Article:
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AL ASAD, Iraq - Lance Cpl. Raul Vasquez, a flightline mechanic with HMM-764 and Oxnard, Calif., native, works to repair a filter onboard a Moonlight CH-46 during scheduled routine maintenance. The flightline division is made up of engine mechanics, flightline mechanics and crew chiefs who work together to prepare their aircraft for combat operations.

Photo by Cpl. C. Alex Herron

Moonlight flightline division ensures aircraft readiness

15 Jul 2005 | Cpl. C. Alex Herron

The Moonlight Marines of Marine Medium Helicopter Squadron 764 have been busy providing support to Operation Iraqi Freedom for the second time in as many years.

With all of the flight hours and completed sorties the unit has accrued since their arrival in March, the backbone of the squadrons operations is their flightline division. Flightline works countless hours to ensure the reliability of the aircraft through inspections, scheduled routine maintenance and working with the aircrew with any problems that may come up during the operation of the aircraft.

The flightline division consists of more than 35 Marines from different military occupational specialties to include crew chiefs, engine mechanics and flightline mechanics.

“We work on anything that makes the airplane fly,” said Sgt. James Hamilton, a flightline mechanic with HMM-764 and Mobile, Ala., native. “Engines, rotor heads and transmissions are some of the systems we maintain on a daily basis. We keep our aircraft flying by performing a majority of the maintenance on the aircraft.”

In addition to all the same maintenance capabilities of their active duty counterparts, they also have engine mechanics that are unique to reserve units, like the Moonlight. The engine mechanics are generally used for intermediate level maintenance and not attached to a flying squadron.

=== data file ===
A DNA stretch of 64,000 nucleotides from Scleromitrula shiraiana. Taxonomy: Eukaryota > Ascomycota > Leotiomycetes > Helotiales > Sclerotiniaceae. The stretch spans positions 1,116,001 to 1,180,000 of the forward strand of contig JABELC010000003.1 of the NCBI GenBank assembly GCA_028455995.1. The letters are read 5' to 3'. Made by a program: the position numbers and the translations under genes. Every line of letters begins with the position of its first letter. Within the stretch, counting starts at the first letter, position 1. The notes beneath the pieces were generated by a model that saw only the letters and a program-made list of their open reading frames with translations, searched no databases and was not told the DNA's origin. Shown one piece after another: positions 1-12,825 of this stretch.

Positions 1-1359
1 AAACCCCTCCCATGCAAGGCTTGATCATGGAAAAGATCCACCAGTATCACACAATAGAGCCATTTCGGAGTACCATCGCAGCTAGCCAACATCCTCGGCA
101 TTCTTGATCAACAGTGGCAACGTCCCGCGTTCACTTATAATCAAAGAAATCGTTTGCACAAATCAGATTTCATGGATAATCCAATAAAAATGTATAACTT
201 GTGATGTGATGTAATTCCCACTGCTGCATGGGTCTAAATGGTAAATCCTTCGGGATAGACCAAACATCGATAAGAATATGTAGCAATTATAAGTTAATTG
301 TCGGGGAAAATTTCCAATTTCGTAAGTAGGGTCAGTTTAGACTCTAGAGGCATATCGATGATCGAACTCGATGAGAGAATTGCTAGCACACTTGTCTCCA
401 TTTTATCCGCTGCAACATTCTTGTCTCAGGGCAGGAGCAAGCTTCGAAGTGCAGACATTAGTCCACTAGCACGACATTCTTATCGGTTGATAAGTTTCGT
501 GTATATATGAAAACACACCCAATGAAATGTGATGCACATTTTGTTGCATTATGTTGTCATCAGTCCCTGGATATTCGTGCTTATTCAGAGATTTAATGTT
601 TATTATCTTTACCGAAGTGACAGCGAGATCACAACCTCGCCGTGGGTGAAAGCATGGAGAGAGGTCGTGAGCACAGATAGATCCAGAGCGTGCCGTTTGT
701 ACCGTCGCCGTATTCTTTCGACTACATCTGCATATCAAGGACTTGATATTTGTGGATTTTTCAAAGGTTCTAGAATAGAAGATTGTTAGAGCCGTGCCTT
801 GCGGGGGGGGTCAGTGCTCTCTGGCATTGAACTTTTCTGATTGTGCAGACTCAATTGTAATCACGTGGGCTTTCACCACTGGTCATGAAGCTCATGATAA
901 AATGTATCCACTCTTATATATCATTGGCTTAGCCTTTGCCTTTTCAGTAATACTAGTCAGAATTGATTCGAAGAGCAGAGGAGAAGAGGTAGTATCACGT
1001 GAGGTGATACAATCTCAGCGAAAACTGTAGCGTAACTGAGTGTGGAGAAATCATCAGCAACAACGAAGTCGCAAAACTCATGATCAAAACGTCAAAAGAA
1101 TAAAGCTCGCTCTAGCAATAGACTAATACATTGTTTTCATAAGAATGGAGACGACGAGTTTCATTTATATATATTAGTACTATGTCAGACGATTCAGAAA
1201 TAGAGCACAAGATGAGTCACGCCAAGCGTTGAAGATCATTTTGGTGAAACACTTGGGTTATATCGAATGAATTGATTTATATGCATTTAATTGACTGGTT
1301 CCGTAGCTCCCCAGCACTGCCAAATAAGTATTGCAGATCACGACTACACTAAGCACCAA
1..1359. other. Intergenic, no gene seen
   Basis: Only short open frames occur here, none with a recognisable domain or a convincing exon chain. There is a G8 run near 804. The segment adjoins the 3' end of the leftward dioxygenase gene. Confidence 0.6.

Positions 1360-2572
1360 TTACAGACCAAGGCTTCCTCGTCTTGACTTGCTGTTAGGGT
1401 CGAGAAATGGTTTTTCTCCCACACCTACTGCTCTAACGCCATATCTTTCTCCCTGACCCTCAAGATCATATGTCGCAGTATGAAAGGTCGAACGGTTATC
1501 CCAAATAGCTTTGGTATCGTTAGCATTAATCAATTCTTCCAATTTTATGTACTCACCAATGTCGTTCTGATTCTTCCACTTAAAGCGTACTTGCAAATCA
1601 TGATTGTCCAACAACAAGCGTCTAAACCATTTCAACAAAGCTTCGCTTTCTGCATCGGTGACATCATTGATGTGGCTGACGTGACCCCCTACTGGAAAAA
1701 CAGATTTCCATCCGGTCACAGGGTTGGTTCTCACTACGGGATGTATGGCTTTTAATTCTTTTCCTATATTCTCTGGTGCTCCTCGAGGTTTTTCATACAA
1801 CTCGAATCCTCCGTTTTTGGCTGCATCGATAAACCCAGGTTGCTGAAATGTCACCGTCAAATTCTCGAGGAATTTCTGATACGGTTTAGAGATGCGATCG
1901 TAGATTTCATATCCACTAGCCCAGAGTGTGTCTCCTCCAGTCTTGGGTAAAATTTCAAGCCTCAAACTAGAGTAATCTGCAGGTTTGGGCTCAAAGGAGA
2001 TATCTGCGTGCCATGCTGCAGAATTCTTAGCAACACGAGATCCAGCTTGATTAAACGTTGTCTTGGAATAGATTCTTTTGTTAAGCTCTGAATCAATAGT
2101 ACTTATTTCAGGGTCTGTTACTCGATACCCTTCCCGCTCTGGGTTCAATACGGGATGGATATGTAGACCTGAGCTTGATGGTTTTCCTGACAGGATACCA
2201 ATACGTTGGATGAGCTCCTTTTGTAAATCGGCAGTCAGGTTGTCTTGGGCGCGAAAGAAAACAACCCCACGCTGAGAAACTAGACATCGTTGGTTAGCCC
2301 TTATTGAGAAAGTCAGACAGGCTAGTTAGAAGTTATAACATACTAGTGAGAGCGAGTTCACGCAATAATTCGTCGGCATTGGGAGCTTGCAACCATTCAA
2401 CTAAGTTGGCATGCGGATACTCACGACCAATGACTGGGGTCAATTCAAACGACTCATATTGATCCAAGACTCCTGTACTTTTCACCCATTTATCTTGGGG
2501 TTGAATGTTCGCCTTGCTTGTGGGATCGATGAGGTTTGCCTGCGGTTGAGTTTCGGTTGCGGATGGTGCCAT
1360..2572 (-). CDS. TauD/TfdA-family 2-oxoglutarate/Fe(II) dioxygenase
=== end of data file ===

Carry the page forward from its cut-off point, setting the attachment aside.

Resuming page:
“The engine mechanics can repair flight controls and synchronize gears,” Hamilton said. “With the more specialized mechanics, we can perform more in depth maintenance tasks than a normal squadron could.”

The crew chiefs also play a vital role in the success of the flightline division. Conducting their pre-flight and post-flight inspections, as well as keeping their eyes and ears in tune looking for anything unusual while the aircraft is airborne. They are able to take care of a problem before it develops into a major maintenance issue.

“If one of our crew chiefs sees a problem he reports that to us,” Hamilton said. “Depending on the situation and the discrepancy, together we get it taken care of before that bird’s next scheduled mission.”

The flightline division, along with the rest of the unit is full of young Marines who know what to expect in a combat environment from their deployment last year. But there are a few Marines new to the division who are adjusting to their role here.

“The squadron went through a lot of experiences last year that I missed out on,” said Lance Cpl. Jonathon D. Ayala, a flightline mechanic with HMM-764 who is serving for the first time in Iraq. “Last year, I felt like I wasn’t apart of the team while I was sitting back in the states. Now I am able to do my part to support the war effort and be an important team player.”

With the squadron being deployed for much of the past 18 months, it is the families they have back home who keep the Marines performing.

“My family is proud of what we are doing here,” Ayala said. “The hardest part is leaving my young daughter. But even though I’m missing important parts of her life, deploying in support of combat operations is what Marines do. I’m where I need to be … supporting my unit and fellow Marines as we support the entire air wings mission.”

From the many war tested Marines in flightline division to the Marines serving for the first time in a combat environment, they work together to repair and maintain the Moonlight’s fleet of CH-46’s so that they may be used to support coalition efforts toward a free and brighter Iraq. 


*For more information about this story please contact Cpl. Herron at herronca@acemnf-wiraq.usmc.mil*

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